‘Euringer’ by Euringer

Vanguard Online October 30, 2018 0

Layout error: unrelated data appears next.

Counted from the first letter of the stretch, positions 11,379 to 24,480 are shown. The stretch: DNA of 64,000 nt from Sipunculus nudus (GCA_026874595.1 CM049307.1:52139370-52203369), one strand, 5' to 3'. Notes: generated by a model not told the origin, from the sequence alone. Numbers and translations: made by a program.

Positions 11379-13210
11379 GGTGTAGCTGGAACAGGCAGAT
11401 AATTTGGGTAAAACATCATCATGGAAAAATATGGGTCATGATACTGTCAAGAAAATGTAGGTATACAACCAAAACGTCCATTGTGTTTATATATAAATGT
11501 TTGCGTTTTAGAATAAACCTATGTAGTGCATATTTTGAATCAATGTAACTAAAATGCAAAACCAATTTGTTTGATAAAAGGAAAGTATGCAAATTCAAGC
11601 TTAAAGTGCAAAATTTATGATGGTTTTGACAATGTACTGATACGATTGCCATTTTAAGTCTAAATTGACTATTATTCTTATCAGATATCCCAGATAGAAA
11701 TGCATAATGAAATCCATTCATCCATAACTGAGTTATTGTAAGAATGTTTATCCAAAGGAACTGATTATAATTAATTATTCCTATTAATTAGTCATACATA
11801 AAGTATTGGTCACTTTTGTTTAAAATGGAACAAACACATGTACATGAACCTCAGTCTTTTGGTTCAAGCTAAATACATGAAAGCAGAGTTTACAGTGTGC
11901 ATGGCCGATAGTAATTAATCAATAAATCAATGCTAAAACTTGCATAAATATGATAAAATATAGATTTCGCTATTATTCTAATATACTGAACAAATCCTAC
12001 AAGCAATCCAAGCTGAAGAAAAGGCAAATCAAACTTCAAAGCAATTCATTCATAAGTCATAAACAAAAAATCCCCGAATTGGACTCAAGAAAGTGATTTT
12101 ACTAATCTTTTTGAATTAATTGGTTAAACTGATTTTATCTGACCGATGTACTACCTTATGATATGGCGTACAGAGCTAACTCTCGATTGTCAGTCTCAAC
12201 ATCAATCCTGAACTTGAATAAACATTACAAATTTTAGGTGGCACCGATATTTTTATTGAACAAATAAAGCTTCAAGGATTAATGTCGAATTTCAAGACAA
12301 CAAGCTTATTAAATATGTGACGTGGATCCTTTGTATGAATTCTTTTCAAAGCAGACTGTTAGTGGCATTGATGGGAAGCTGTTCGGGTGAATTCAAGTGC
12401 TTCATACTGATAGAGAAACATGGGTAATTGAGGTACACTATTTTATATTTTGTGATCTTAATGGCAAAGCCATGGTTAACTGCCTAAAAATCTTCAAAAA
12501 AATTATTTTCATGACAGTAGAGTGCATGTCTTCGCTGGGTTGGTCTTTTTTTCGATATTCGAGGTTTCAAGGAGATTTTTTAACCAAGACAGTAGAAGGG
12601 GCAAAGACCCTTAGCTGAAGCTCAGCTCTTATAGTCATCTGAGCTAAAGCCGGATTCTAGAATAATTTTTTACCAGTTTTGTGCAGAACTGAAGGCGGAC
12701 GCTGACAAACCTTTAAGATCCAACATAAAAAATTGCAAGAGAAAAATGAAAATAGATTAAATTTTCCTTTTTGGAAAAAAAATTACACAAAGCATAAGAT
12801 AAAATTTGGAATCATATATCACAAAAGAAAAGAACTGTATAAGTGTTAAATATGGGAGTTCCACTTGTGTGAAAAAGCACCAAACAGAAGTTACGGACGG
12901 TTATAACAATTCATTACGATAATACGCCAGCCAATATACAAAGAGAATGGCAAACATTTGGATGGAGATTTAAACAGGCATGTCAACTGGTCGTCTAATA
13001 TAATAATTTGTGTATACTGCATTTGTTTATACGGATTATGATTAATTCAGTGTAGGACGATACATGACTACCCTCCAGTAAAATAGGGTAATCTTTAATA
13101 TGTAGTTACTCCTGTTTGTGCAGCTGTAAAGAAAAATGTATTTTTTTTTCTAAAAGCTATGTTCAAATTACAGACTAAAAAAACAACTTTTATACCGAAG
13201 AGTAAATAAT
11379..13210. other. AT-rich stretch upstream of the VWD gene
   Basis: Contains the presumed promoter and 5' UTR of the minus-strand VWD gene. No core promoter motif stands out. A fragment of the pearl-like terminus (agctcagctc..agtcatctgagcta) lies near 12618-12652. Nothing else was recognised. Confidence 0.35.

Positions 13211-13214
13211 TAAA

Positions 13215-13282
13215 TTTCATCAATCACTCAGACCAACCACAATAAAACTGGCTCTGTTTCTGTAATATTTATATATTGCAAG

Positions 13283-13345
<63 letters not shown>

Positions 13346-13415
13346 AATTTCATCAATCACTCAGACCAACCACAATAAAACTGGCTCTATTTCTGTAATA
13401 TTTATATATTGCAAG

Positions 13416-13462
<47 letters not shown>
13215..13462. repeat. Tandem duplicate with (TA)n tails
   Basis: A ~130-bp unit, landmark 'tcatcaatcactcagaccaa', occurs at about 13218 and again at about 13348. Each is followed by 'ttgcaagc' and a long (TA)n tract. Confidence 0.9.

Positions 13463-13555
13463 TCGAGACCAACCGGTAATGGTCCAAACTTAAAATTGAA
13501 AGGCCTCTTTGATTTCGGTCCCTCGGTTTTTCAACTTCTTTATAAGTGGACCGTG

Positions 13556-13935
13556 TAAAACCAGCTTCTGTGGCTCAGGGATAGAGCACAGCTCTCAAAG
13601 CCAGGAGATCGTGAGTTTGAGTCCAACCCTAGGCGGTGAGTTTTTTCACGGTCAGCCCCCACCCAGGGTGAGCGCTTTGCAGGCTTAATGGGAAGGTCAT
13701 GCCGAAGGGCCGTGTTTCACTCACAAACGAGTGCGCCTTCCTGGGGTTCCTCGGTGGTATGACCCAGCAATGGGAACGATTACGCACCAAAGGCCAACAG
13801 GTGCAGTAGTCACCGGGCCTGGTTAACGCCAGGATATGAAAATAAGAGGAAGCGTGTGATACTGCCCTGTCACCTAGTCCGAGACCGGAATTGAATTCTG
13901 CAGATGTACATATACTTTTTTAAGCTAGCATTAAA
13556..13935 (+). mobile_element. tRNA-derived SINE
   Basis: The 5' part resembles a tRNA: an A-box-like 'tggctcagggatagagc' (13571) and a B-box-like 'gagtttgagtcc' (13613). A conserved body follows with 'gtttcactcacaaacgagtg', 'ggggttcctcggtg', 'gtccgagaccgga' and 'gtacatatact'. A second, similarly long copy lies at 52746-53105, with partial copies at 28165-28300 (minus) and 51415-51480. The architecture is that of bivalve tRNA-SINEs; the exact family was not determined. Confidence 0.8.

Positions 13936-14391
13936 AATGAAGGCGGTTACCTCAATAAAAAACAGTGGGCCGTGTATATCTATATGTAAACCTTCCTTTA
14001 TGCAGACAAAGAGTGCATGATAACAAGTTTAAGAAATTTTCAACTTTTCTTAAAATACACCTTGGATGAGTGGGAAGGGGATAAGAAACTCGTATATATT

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I have spent the last few days allowing the gentle tinkling of various pianists gently trickle over my mind and through my soul. I knew that was going to come to an end when I started to listen to Euringer, project of James Euringer, lead singer of band Mindless Self-Indulgence. Mindless Self-Indulgence are a band I stumbled across the internet a few years back, they are like the evil twin of the Mighty Boosh. They have the most amazing MSTRKRFT like dance beats combined with a psycho-pop scream mentality, and a real knack for a melody. Most striking of all are the lyrics, the self-hatred and self-abuse, the obnoxious attitude, it doesn’t feel like a place to stay in for too long, and yet at the same time, there is something alluring about joining them in their mindless self-indulgence. My apprehensions about the Euringer album were given a concrete form immediately after what sounded like the voice of a young girl giving a three minute warning about the ‘harmful’ content we were about to hear, spelling out each type of harmful content explicitly. Already you felt like your ears were being defiled. So what is it that Euringer has to offer that you might be better off completely avoiding? Well more screaming, more beats, and a lot of mash up, in this album Euringer is not keen to keep things constant, the music drifts into dialogue and film scores, and then comes back again. In this way, its not an album with tracks, but rather a soundscape, a kind of museum of sounds and music. I don’t know why but his insertion of a cover of Kate Bush’s ‘Wuthering Heights’ half-way through was hilarious and completely appropriate. It was at this point that I started feeling like this album was turning into something special. And better it got, it segued into a rocking track, something with the energy of the The Fratellis ‘Chelsea Dagger’ and the Scissor Sister’s Laura. One thing I’ve always wondered and worried about Euringer is whether there’s a kind of subtle political line lying underneath all of this stuff, a barely perceptible saving grace that you’d have to invest your time in to discern. I don’t know. I’m still wondering. Equally, I wonder, whilst the album clearly speaks to children and adults who are traumatised, the victims of chronic abuse, with lines like ‘damaged goods’, ‘beautiful scars’, ‘the medicine does not control me’ does it do anything to help people in that situation out of their predicament? Or is it just a big underground warehouse party for those who feel fucked by society and  that the fucking is never going to stop? This is the allure of the album, the celebration of mindless self-indulgence. The envy and anger feels like a boot back into the balls of society, not just of those who abuse, but of those who sanctimoniously judge behavioural responses to coping with the abuse. Euringer would go well together with on tour with Fischerspooner, both being musical connoisseurs of sexual hedonism. He says the word ‘bitch’ quite alot, and I don’t like that. Time to get back to that piano stuff I think.

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